This is Brazilian Portuguese, just for context.

In the popular Capoeira song, Paranauê, the second line is almost always "Capoeira me venceu, Paraná" (occasionally, this gets rendered as "Capoeira que venceu, Paraná", which definitely shifts the meaning). What seems to differ is whether people translate that as something like "Capoeira has defeated me" or "Capoeira saved me", with that difference seemingly varying whether the person believes the song is about talking about how Capoeira has taken over their life versus whether it's describing how Capoeira won a war in Paraguay.

One example of the latter can be seen here:

Vou dizer minha mulher, Paraná (I’m going to tell my wife)
Capoeira me venceu, Paraná (Capoeira saved me)

Is either translation correct?

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    I'd say neither. Maybe "capoeira won me"? I don't know the song by the way. – Schilive Mar 28 at 22:31
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    Not everybody is a translator. But for someone like me that is, it makes no sense in English to say: Capoeira defeated me. The meaning properly translated is: Capoeira has won me over. The phrasal verb: to win someone over to something. – Lambie Apr 11 at 16:18
  • Eu dira venceu-me – ClMend Apr 21 at 10:24

"me venceu" Means defeated me.

  • Makes sense. I'm guessing people are trying to use the que venceu version's reasoning with the verses they know. – Sean Duggan Apr 11 at 3:15
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    No, it does not make any sense. Who would say that? A person might say they have been won over by it with the meaning: I am now convinced Capoeira is great. We say in slangy English: Capoeira beat me (I have to admit I love it.) – Lambie Apr 11 at 16:19
  • Eu diria venceu-me – ClMend Apr 21 at 10:24

1 - 5 Ter supremacia sobre; dominar: O bom senso acabou vencendo a impulsividade e a arrogância. Nem sempre a razão vence.

Good sense ended up winning over impulsiveness and arrogance.

Or: coming out ahead of

2 - 10 Convencer alguém ou um grupo de pessoas; persuadir: Venceu os pais, que nunca a deixaram viajar sozinha, provando-lhes ser uma pessoa responsável.

She convinced or persuaded her parents, who never allowed her to travel on her own, proving to them she was a responsible person.

Michaelis_português brasileiro

Capoeria has won me over OR Capoeira has convinced me [of its worth]

Musical Addendum:

Here is one of the most famous songs about Capoeira, from the great composer Vinicius de Morães. This is the chorus:

Capoeira me mandou
Dizer que já chegou
Chegou para lutar
Berimbau me confirmou
Vai ter briga de amor
Tristeza camará

That chorus personifies both Capoeira, the fight-dance and the instrument, the Amerindian berimbau.

And if you don't know the song Berimbau, here's the full Monty:

Berimbau for the words

For the composer singing the song with other famous singers: Berimbau


The lyrics for this song haven't been written in standard Portuguese. I've found different lyrics for this same song, such as here, and here. -
Here, a third version, it definitely sounds like old Afro-Brasilian Vernacular Portuguese.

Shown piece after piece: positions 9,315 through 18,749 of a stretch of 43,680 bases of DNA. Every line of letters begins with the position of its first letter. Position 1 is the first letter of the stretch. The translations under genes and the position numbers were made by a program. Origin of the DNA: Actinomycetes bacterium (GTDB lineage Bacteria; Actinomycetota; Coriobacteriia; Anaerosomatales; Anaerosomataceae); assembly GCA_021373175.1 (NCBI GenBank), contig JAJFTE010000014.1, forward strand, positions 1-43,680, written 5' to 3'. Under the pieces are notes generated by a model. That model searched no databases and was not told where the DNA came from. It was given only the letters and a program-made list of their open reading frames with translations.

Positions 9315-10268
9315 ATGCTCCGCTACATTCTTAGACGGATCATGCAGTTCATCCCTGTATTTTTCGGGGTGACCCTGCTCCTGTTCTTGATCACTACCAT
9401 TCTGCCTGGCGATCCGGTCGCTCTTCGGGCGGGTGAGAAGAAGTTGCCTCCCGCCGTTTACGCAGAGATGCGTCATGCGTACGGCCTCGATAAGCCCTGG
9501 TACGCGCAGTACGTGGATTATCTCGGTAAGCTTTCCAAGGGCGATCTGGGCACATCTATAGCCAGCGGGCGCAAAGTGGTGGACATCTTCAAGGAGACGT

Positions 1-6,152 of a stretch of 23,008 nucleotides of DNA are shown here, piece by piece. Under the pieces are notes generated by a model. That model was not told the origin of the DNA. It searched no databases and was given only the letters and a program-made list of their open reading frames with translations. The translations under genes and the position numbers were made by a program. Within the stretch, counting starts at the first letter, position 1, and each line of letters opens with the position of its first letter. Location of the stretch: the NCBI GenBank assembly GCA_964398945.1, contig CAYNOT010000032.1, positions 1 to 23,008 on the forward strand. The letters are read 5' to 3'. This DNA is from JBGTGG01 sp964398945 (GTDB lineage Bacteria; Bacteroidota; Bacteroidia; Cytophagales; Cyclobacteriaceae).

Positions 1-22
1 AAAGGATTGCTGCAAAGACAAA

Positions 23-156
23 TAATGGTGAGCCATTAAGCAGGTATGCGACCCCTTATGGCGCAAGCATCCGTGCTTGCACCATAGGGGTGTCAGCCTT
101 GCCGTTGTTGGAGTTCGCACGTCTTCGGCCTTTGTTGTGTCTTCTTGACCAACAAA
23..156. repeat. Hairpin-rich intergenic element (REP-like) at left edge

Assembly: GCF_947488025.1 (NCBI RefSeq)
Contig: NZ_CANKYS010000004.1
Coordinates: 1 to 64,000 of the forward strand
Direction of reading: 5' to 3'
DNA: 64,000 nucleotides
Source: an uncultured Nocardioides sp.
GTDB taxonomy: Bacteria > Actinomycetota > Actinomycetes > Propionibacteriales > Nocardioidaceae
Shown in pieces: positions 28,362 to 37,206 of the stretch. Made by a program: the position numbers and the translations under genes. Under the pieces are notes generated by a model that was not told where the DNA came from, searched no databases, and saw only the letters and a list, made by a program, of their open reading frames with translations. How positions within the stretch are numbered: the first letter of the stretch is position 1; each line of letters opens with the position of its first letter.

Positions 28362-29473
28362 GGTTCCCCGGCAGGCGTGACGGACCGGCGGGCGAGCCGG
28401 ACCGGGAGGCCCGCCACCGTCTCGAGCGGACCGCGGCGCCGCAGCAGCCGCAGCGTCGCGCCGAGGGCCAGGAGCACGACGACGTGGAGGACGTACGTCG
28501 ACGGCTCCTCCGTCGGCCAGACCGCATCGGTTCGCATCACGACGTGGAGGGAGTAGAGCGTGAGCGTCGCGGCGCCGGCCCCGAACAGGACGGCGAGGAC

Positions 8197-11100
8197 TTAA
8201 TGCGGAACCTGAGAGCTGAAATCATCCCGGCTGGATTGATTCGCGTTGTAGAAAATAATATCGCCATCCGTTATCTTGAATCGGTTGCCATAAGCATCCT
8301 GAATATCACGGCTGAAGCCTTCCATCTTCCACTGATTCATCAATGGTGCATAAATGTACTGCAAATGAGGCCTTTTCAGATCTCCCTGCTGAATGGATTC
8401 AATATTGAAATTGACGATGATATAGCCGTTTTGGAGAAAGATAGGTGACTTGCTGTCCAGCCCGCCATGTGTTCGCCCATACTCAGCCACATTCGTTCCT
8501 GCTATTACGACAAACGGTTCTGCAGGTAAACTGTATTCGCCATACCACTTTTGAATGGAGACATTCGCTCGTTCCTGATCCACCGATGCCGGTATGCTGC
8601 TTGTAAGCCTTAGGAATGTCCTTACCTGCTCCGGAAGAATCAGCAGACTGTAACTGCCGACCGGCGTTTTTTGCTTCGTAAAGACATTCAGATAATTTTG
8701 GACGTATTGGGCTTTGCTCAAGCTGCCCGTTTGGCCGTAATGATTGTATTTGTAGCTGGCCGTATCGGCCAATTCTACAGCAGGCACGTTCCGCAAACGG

From what I can understand, "capoeira me venceu" means "capoeira has defeated me" or "capoeira has won". However, depending on context, it might mean "capoeira defeated me and has conquered my heart and mind".

ps In Afro-Brazilian culture, Capoeira can refer to a traditional fight (developed by enslaved Africans in Northeastern Brazil during the 16th century) which used to be fought in earnest. Nowadays, it can be just a manifestation of black culture as a dance. It has also been growing as a sport modality.

See ilustrations below. The first picture shows how Capoeira is performed in the 21st Century. The second picture depicts what it must have looked like in the 19th or early 20th Century. Until 1937 Capoeira was considered a crime and fighters were sistematically arrested by the police. enter image description here enter image description here

EDIT Several Brazilian writers, poets and composers use Afro-Brazilian Vernacular Portuguese in their works, which by no means makes such vocabulary standard Portuguese.

  • How so, "Capoeira defeated me"? This is not clear to me. Is Capoeira an agent, a person or group of persons, that has physically defeated the singer? That doesn't feel plausible. Or is it a metaphorical defeat in the sense of "it has conquered me and I have surrendered to it", meaning that the singer has embraced it? That feels more plausible to me, but I am an outsider and don't have any cultural knowledge to understand this with certainty. I feel that the asker is in the same position. – ANeves thinks SE is evil Mar 29 at 0:40
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    @ANevesthinksSEisevil In other language sites, lyrics interpretation is considered off-topic as, more often than not, several answers may be given and only the author knows exactly what they mean. I've offered some possible meanings but I don't have any sources to back them up. As far as I know, Capoeira can be a fight, a dance, both a fight and a dance, and also the person who engages in it. – Centaurus Mar 29 at 1:36
  • Capoeira is Afro-Brazilian culture restricted to Bahia and perhaps some neighbouring states. I'm not an expert in the subject. – Centaurus Mar 29 at 1:39
  • @ANevesthinksSEisevil "Or is it a metaphorical defeat in the sense of "it has conquered me and I have surrendered to it", meaning that the singer has embraced it?" It's one of the possibilities I considered when I wrote "defeated and conquered me". – Centaurus Mar 29 at 1:42
  • It is Brazilian Portuguese. I'll try to remember to add a bit more context to the question tonight. Sorry. It was all a bit clearer in my head as to what I was asking. – Sean Duggan Mar 29 at 19:21

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